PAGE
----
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Annotation

McGlashan TH, Zipursky RB, Perkins D, Addington J, Miller T, Woods SW, Hawkins KA, Hoffman RE, Preda A, Epstein I, Addington D, Lindborg S, Trzaskoma Q, Tohen M, Breier A. Randomized, double-blind trial of olanzapine versus placebo in patients prodromally symptomatic for psychosis. Am J Psychiatry . 2006 May 1 ; 163(5):790-9. PubMed Abstract

Comments on Paper and Primary News
Comment by:  Alison Yung (Disclosure)
Submitted 15 May 2006 Posted 15 May 2006
  I recommend this paper

Dr. McGlashan and the rest of the PRIME team are to be congratulated on their study. Having worked on similar studies myself, with the Ultra High Risk (or “prodromal”) population, I can attest to the difficulties of conducting such a trial. The high dropout rate from both the active medication group and the placebo group is of note. My experience working with young people in the UHR group, as well as young people with psychotic and non-psychotic disorders, is that they tend to be reluctant to take any medication for 12 months. So this finding from the PRIME study is not surprising. The high dropout rate does, however, have implications for the effectiveness (as opposed to efficacy) of using medication for the prodromal population. Additionally, the finding that cognitive therapy may significantly reduce the transition to psychosis rate in UHR individuals (Morrison et al., 2004) points to the need for the ongoing evaluation of which UHR patients should be medicated and when.

One area that needs...  Read more


View all comments by Alison Yung

Primary News: Attempts to Address Schizophrenia Prodrome Show Promise, Pitfalls

Comment by:  Thomas McGlashan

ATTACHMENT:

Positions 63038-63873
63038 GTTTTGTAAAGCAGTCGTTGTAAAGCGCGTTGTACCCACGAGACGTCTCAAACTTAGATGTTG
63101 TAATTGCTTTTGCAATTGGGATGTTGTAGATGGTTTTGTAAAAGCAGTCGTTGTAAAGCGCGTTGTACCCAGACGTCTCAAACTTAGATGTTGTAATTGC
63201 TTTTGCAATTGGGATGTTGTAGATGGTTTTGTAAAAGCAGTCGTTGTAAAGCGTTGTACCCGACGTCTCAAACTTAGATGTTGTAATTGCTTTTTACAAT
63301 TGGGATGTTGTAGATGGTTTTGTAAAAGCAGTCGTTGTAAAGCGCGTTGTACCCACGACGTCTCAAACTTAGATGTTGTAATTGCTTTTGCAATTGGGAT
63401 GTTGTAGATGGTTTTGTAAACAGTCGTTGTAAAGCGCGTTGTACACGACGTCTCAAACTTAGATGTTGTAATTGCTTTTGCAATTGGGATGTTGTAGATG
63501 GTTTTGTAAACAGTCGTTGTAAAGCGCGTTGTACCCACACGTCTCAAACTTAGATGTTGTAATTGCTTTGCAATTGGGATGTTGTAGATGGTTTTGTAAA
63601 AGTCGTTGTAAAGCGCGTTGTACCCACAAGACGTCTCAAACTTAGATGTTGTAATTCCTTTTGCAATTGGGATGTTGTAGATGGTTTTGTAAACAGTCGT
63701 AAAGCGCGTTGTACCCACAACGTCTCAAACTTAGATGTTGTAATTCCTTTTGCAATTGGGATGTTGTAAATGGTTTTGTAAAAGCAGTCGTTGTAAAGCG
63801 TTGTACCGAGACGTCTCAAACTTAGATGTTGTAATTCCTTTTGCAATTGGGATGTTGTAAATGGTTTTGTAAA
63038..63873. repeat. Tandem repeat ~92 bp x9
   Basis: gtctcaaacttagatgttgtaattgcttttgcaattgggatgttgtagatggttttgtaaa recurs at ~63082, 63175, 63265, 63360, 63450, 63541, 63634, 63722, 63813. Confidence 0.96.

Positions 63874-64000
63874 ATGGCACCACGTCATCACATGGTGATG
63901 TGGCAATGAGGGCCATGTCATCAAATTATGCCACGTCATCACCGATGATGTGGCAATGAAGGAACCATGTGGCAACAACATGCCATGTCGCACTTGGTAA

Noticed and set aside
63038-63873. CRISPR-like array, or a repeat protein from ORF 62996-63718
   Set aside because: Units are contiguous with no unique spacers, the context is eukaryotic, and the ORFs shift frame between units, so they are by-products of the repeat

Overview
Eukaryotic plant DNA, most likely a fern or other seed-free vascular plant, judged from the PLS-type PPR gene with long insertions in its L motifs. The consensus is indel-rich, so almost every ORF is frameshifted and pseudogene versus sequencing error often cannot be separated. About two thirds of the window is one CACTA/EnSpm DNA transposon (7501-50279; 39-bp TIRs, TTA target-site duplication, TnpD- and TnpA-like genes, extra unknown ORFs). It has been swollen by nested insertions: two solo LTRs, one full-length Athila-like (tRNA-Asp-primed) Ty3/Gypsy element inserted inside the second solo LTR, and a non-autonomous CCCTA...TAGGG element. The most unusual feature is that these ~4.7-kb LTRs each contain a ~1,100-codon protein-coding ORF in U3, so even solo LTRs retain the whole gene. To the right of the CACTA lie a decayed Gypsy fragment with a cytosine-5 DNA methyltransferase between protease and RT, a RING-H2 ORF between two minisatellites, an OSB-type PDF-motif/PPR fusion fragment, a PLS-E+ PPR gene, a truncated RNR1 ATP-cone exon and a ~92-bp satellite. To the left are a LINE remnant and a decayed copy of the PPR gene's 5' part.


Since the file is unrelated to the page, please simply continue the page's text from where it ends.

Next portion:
Submitted 18 May 2006 Posted 19 May 2006

I appreciate Dr. Yung's comments on our pharmacotherapeutic treatment trial in a sample of young persons with "prodromal" symptoms and high risk for becoming psychotic within a short period of time. It was her work with Pat McGorry that first demonstrated this population could be identified, thus opening up the potential for prospective study of the mechanisms of onset and the study of treatment as preventive as opposed to merely ameliorative. We were concerned about the high dropout rate for obvious reasons, but in retrospect we should not have been surprised. Our sample was young and perhaps more resistant for that reason, as Dr. Yung implies, but the fact is that 2 years is a very long clinical trail no matter what the age! In part we wanted to allow sufficient time to elapse to capture higher numbers of converting subjects, and that still seems to be a reasonable strategy insofar as the conversion rate in the placebo group had not clearly plateaued by 1 year. Nevertheless, in retrospect, a trial of 2 years was unrealistic.

The optimal design, clearly, would be larger...  Read more


View all comments by Thomas McGlashan

Primary News: Attempts to Address Schizophrenia Prodrome Show Promise, Pitfalls

Comment by:  Patricia Estani
Submitted 28 September 2006 Posted 28 September 2006
  I recommend this paper
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